March 30, 2009

Greenwich Island Meadows surveys

Over the past few weeks, I have been working on the papers of the Brown and Johnson families that are included in the Chew Papers. Mary Johnson Brown Chew's family and ancestors owned large sections of what is now the First Ward of Philadelphia, Southwark, Passyunk, the Navy Yard, and Tinicum. David Sands Brown, among others, developed land along the Delaware River to accommodate his growing manufacturing businesses, which were headquartered in Gloucester City, New Jersey.

This survey shows William Jones' Meadow, which is part
of Greenwich Island (Surveyed by John Lukens, 1770)

This land passed down through the Johnson family from William Jones (a grazier in Kingsessing Township) to his daughters Mary (Morris, Pancoast) and Elizabeth (Garrett), then to Martha Morris, who married Joseph Johnson, a ship chandler. Johnson ran a booming business from his wharves in South Philadelphia during the late-18th century into the mid-19th century, and his descendants further developed the land as industrialization allowed for more manufactured goods to be moved from place to place. (Stay tuned for an upcoming post on the companies associated with David Sands Brown and the development of Gloucester City.)

As I was sorting through the various deeds that make up a large portion of the material in this series, I was trying to create a mental image of how all of these plots of land fit together. One day, I found a series of maps and surveys that helped me to create a picture of the area the deeds described, and I realized how vastly different the land is today. Aside from the Tinicum Wildlife Refuge, this land has given way to industrial development. Here are a few representations of William Jones' meadows as they were in the mid-1700s.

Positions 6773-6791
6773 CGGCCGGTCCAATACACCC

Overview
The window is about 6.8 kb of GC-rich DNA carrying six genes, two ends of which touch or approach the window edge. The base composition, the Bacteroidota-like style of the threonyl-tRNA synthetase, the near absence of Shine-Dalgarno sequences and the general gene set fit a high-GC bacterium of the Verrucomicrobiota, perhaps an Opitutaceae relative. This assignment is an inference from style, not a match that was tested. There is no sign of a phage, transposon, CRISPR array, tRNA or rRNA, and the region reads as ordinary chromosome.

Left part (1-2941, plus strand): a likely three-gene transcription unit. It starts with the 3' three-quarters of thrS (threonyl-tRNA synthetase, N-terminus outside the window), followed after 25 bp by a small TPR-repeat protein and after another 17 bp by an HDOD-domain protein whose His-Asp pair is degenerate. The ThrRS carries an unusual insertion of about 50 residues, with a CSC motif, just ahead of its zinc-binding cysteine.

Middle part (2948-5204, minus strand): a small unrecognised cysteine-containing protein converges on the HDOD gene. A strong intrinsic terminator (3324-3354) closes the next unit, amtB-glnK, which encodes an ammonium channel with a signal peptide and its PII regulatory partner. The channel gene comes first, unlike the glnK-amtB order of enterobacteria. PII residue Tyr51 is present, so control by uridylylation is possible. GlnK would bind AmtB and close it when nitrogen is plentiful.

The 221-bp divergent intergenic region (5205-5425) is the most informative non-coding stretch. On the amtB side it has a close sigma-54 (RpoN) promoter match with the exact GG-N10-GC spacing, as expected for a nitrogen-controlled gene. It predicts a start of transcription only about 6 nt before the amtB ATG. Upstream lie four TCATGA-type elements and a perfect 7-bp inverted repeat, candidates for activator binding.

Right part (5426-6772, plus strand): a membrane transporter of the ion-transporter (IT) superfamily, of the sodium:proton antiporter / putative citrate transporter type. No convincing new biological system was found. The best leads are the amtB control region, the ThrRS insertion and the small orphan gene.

The first survey was done by John Lukens in 1768.
The second is the original survey done by Nicholas Scull in 1759.

Last night, as I was returning from the New England Archivists' Conference, my flight passed over the area that these surveys portray. I looked out the window and imagined what these waterways and marsh lands would look like without the grid of roads, parking lots, and buildings. I tried to conjure the land as the Swedes found it, before they drained marsh land for grazing. I perform these kind of thought experiments a lot as I sift through documents that shift my relationship to the land that I walk on every day, navigating the grid of Philadelphia's streets, or hanging in the air above this place that is at once so familiar, and so surprisingly new.

This lithographic plan shows the emergence of the South Philadelphia
that we know today. This "Plan of proposed Wharves & Docks with
Railroad Connections in the First Ward" was made for Titus S. Emery
by L.N. Rosenthal's Lithographic shop in 1867.


Susan Deering Kushner said...

Hi, My ancestors lived on Jones Lane, in the First Ward 1860's. Was Jones Lane related to the Chew Family?


Cathleen Miller said...


This material is related to the Chew family through the marriage of Samuel Chew (b. 1832) to Mary Johnson Brown (b. 1839). Mary Johnson Brown was the daughter of David Sands Brown and Elizabeth Jones Johnson. Elizabeth Jones Johnson's mother was descended from William Jones, for whom Jones lane was named.

There is actually an interesting bit of information in the papers about a legal suit filed by William Jones, who claimed that the King had grazed his horses on Jones' meadows and had not paid the proper fees for this service. Jones owned a significant amount of property in Kingsessing and Moyamensing Townships, and there are records of all of the transfers of this property in the Brown and Johnson families series of the Chew Family Papers.

I hope this is helpful.

Susan Aprill said...

Dear friends,
I'm so flattered that you linked to my little blog, Pique of the Week!
Thank you.
Susan Aprill